No two ways

October 14, 1991

The tawdry denouement to the Clarence Thomas hearings can only be viewed as the inevitable result of the perverse tendency of the American people to elect divided government. First we elect a president who promises to choose judicial nominees to do certain things -- to overrule Roe vs. Wade, to "lock 'em up and throw away the key," or to do all sorts of extreme things. Then we elect senators and demand that they not to confirm that president's nominees.

Robert Bork is the best example. He was nominated in accordance with promises Ronald Reagan made in 1980 and 1984. Once he was nominated, however, a majority of the Senate responded to an outcry to keep this "extremist" off the Supreme Court. Despite the insistence of such unregenerate Bork defenders as the Wall Street Journal that the senators who opposed Bork's confirmation were going against the wishes of the people, virtually every senator who voted against Bork still sits in the Senate; some have been re-elected since then.

Given Thomas' public comments over the years, it was reasonable to conclude that he would be a black Bork on the Supreme Court -- that he would overturn decisions on affirmative action, abortion rights or the rights of the accused. His subsequent "confirmation conversion" could hardly erase these suspicions.

So once Anita Hill made her charge of sexual harassment, millions of women concluded -- fairly or unfairly -- that Clarence Thomas would not be sensitive to the struggles they face -- from control over their own reproduction to an office climate that does not give women fair access to jobs and promotions. Whether the perception is accurate is beside the point: This is a reasonable conclusion that women (and a lot of men) could easily draw when men like Thomas are nominated.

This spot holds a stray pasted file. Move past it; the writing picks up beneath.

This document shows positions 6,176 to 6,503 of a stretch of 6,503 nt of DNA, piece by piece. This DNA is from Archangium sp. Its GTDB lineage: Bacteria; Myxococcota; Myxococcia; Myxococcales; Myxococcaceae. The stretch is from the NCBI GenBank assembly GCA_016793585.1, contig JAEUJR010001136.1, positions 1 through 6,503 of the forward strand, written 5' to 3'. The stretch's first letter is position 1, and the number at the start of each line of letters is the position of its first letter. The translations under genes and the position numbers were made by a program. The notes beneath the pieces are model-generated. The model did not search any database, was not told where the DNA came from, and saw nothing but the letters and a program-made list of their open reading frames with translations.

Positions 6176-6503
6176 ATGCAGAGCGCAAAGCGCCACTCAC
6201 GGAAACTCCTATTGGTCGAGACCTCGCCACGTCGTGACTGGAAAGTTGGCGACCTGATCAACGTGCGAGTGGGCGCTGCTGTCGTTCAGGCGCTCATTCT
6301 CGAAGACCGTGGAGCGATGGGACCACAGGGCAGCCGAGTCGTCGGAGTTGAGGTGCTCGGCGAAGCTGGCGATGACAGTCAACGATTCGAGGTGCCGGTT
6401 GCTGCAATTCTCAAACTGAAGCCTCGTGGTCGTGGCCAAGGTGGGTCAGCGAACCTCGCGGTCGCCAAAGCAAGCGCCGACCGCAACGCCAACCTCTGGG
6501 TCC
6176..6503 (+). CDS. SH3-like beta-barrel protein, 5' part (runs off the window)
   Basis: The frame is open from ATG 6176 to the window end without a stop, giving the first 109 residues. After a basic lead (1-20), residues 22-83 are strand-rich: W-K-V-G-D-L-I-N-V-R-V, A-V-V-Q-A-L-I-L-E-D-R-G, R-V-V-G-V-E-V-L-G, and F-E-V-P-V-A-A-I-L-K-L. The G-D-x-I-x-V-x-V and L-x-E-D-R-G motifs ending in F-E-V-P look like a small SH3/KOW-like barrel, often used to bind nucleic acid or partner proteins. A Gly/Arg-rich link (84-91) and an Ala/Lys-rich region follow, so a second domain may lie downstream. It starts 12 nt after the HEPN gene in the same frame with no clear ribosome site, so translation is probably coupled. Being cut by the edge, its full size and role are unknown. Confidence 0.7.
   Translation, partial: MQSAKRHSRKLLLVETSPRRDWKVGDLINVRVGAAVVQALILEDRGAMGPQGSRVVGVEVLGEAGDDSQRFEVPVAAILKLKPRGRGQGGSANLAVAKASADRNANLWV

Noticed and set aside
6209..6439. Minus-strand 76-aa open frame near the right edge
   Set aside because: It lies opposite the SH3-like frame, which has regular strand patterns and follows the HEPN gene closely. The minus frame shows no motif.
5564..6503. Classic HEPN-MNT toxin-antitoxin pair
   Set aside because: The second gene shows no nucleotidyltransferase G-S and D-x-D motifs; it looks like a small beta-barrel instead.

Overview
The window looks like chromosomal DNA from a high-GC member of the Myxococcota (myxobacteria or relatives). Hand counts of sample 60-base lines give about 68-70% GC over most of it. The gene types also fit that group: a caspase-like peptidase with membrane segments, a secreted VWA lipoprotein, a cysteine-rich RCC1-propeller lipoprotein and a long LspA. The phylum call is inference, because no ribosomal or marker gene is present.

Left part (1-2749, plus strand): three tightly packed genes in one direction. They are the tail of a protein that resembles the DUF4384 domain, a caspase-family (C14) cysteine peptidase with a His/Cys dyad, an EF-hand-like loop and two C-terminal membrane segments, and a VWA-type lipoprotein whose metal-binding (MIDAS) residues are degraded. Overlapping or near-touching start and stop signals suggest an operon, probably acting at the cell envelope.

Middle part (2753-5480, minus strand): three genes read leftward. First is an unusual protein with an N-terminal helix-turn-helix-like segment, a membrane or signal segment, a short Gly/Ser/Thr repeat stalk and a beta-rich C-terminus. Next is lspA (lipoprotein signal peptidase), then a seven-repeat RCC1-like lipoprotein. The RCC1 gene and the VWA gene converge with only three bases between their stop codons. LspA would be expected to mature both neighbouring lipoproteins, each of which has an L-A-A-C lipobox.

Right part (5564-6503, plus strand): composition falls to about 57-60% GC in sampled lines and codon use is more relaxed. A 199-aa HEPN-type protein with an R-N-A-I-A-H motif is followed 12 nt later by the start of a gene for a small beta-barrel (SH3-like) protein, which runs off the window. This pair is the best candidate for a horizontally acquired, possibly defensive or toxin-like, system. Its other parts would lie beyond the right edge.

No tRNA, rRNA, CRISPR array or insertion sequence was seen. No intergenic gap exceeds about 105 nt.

As long as the White House continues to nominate people whose prior statements reflect extremist views, these confirmation proceedings are certain to grow more rancorous. The suspicions and perceptions that have made the past several days such painful ones on Capitol Hill will continue until the country either elects presidents and congresses of the same party or attains some degree of consensus on its social and political priorities.

To this end the Senate might exercise its constitutional "advice" role by giving the president a list -- perhaps a long list -- of acceptable candidates for the court.

At heart, these bitter, take-no-prisoners confrontations arise from the fact that the voters want it both ways -- and there's no way they can have both George Bush's way and Joe Biden's way.

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